New to PF2 as it applies to Society gaming


Pathfinder Society

Second Seekers (Luwazi Elsbo)

Ok, so I have watched most of 1 scenario and played 3 with pregens (wiz, sorc, & druid). So I am embarking upon the voyage of discovery to build my first PF2 Society PC.

Naturally my only experience is at first level, so I want to check some of my observations before deciding. Maybe these change substantially at higher levels or just in other scenarios.

Skill proficiencies seem even more important than in PFS1. The pregens and built PC's rarely seem to have the needed skills.

Other than 1 combat encounter in all 4 scenarios, nearly all the difficultly was in getting high enough skill rolls to learn, build, find, or make friends. The last scenario would have been an almost guaranteed failure if we hadn't brought the druid (or maybe ranger) pregen. All of the other PC's had almost none of the necessary skills.
Agree?

That is kinda leaning me toward either the bard or arcane trickster rogue for a class (since they have the most skills). With intelligence as the highest or second highest stat.

However, the rogues I have seen in action so far have been startlingly ineffective. Stealth rarely seemed to succeed. Even if it did, the advantages of surprise didn't make up for the fact that they couldn't seem to hit or do much damage. There weren't many traps or locks. Yet if there was one, the rogue couldn't deal with it.
Is that just an odd statistical blip or is the rogue really kinda hopeless?

All the above is pushing me toward bard as the most likely to be a major success contributor in PFS2.

What are your thoughts and experiences?

Sczarni 5/5 ⦵⦵

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Starfinder Charter Superscriber

Play what you want, build how you like, and have a backup plan for when things go sour.

Second Seekers (Luwazi Elsbo)

Okaayyyy... That didn't really address anything in my post.

Are the skill proficiencies really as extremely important as they have seemed to me so far or is that just an oddity of 1st level in the particular scenarios I've seen?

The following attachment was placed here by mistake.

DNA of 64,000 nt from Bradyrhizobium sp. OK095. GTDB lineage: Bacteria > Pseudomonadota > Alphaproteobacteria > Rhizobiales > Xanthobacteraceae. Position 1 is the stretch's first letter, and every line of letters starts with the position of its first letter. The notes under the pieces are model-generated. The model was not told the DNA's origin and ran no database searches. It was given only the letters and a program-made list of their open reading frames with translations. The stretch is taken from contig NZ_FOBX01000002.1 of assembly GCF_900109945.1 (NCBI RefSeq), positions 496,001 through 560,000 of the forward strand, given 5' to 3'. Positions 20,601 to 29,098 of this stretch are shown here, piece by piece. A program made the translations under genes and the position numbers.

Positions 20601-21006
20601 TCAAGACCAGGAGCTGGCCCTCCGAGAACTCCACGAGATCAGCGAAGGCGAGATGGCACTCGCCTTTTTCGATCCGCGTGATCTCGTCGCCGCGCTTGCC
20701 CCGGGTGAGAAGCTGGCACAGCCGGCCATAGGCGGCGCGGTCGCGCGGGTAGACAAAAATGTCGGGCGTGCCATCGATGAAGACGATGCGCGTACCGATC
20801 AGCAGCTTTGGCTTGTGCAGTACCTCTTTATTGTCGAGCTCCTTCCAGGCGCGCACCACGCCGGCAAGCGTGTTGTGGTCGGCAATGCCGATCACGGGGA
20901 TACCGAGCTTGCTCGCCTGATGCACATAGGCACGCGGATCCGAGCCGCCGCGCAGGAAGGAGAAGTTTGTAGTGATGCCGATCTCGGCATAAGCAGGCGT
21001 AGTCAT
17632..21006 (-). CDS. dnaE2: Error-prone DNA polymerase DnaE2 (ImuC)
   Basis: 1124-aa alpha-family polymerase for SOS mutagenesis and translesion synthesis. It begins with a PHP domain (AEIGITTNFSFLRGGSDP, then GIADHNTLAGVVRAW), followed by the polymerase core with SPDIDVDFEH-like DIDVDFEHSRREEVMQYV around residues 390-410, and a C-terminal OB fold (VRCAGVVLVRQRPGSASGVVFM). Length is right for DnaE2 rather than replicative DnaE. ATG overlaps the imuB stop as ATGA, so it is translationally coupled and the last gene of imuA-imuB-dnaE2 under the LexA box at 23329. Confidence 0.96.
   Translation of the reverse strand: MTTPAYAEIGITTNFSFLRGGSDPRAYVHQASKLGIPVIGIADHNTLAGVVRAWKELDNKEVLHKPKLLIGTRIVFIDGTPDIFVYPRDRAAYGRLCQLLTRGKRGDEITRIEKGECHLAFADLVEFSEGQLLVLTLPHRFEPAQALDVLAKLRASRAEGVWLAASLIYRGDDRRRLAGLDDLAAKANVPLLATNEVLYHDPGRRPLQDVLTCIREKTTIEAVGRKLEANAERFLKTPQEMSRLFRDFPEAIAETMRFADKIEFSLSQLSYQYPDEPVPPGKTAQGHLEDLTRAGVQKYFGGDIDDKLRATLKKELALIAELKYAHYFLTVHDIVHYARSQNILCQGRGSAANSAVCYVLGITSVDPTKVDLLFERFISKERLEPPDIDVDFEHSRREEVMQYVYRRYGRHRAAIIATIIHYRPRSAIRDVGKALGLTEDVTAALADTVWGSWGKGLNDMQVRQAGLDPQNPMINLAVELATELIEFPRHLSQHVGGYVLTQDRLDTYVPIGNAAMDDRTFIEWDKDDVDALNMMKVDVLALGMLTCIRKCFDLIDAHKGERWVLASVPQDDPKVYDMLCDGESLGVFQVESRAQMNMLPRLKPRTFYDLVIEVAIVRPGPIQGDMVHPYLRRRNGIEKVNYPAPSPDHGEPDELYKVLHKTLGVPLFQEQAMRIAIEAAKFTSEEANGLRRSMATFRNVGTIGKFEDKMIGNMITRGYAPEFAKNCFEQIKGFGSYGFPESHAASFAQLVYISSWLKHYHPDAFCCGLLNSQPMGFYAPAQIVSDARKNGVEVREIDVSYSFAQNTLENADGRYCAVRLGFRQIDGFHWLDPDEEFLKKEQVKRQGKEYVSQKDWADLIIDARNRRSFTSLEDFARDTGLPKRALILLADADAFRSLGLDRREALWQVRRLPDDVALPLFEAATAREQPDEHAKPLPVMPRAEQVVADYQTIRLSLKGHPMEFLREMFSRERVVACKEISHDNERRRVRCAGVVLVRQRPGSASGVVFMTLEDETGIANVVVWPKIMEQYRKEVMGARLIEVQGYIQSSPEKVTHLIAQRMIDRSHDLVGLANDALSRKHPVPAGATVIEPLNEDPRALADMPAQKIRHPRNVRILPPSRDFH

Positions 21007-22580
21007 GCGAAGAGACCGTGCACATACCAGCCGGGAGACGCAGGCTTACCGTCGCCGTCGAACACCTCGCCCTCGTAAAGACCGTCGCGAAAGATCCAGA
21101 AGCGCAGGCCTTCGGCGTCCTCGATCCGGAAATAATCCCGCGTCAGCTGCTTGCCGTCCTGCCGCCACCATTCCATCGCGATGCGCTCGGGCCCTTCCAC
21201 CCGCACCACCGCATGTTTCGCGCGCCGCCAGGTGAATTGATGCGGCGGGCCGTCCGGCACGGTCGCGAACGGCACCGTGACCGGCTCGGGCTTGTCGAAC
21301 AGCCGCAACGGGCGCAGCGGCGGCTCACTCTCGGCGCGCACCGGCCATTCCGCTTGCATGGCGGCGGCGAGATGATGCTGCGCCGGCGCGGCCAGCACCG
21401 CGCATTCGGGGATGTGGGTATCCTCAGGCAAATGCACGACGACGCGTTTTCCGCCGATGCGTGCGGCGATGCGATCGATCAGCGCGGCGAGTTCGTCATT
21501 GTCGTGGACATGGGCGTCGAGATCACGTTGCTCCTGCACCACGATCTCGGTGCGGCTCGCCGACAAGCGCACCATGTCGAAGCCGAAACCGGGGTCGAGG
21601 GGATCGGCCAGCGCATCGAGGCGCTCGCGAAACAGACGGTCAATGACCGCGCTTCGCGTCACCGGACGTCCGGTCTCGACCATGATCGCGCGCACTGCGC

Is it really quite so likely that a random group of PC's like you see in Society play will be very hard pressed to have the necessary skills or is that just an oddity of 1st level in the particular scenarios I've seen?

Is the rogue really fairly useless or is that just an oddity of 1st level in the particular scenarios I've seen?

2/5

Pathfinder Lost Omens, Starfinder Roleplaying Game Subscriber

if you think you can do it with out that particular skill and come up with a good idea that would be creative thinking and unless 2.0 changed it the GM is allowed to go with it if it makes sense.

Sczarni 5/5 ⦵⦵

Starfinder Charter Superscriber
Elter Ago wrote:
Okaayyyy... That didn't really address anything in my post.

You asked, "What are your thoughts and experiences?"

I responded with, "Play what you want, build how you like, and have a backup plan for when things go sour."

That is the same answer I've given for years, from PFS1 to SFS to now.

Any suggestion you get is going to be anecdotal, just as your experiences have been.

If you play what you want, and build how you like, and have a backup plan for X/Y/Z, I guarantee you will contribute, and have fun doing so.

Grand Archive 4/5 ⦵⦵

My experience with PF2 so far is that the DCs for checks are higher than that of PF1. This is compensated slightly by the system wherein character level scales with most PC checks and DCs. For example, 12-14 used to be the DCs at level 1 in PF1 with bonuses being an average of 4-8ish. In PF2 the DCs are now around 16-18 while the bonuses are 3-7. Basically, it has moved toward focusing on the above average of a d20 roll succeeding.

As for Rogues in PF2, I would say that just like PF1 there are synergistic ways to build rogues and there are discordant ways. As with any good table-top system, if you try to be good at everything you'll find yourself lacking in most things.